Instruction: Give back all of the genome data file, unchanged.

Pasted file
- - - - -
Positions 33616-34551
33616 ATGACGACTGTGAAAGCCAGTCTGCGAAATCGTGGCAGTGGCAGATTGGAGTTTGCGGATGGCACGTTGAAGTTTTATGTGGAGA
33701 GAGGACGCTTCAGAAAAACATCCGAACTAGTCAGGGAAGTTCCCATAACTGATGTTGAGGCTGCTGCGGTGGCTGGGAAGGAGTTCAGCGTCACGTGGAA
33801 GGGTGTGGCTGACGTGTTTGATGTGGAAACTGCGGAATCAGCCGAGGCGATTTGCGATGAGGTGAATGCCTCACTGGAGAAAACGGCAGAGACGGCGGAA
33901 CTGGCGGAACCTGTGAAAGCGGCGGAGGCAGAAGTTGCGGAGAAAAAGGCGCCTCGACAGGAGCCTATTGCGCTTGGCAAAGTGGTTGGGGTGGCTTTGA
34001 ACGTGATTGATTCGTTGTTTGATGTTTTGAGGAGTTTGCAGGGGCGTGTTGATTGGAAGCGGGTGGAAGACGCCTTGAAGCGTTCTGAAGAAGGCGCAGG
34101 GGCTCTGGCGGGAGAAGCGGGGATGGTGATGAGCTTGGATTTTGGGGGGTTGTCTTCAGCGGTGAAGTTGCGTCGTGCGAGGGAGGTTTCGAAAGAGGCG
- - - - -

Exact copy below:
Positions 33616-34551
33616 ATGACGACTGTGAAAGCCAGTCTGCGAAATCGTGGCAGTGGCAGATTGGAGTTTGCGGATGGCACGTTGAAGTTTTATGTGGAGA
33701 GAGGACGCTTCAGAAAAACATCCGAACTAGTCAGGGAAGTTCCCATAACTGATGTTGAGGCTGCTGCGGTGGCTGGGAAGGAGTTCAGCGTCACGTGGAA
33801 GGGTGTGGCTGACGTGTTTGATGTGGAAACTGCGGAATCAGCCGAGGCGATTTGCGATGAGGTGAATGCCTCACTGGAGAAAACGGCAGAGACGGCGGAA
33901 CTGGCGGAACCTGTGAAAGCGGCGGAGGCAGAAGTTGCGGAGAAAAAGGCGCCTCGACAGGAGCCTATTGCGCTTGGCAAAGTGGTTGGGGTGGCTTTGA
34001 ACGTGATTGATTCGTTGTTTGATGTTTTGAGGAGTTTGCAGGGGCGTGTTGATTGGAAGCGGGTGGAAGACGCCTTGAAGCGTTCTGAAGAAGGCGCAGG
34101 GGCTCTGGCGGGAGAAGCGGGGATGGTGATGAGCTTGGATTTTGGGGGGTTGTCTTCAGCGGTGAAGTTGCGTCGTGCGAGGGAGGTTTCGAAAGAGGCG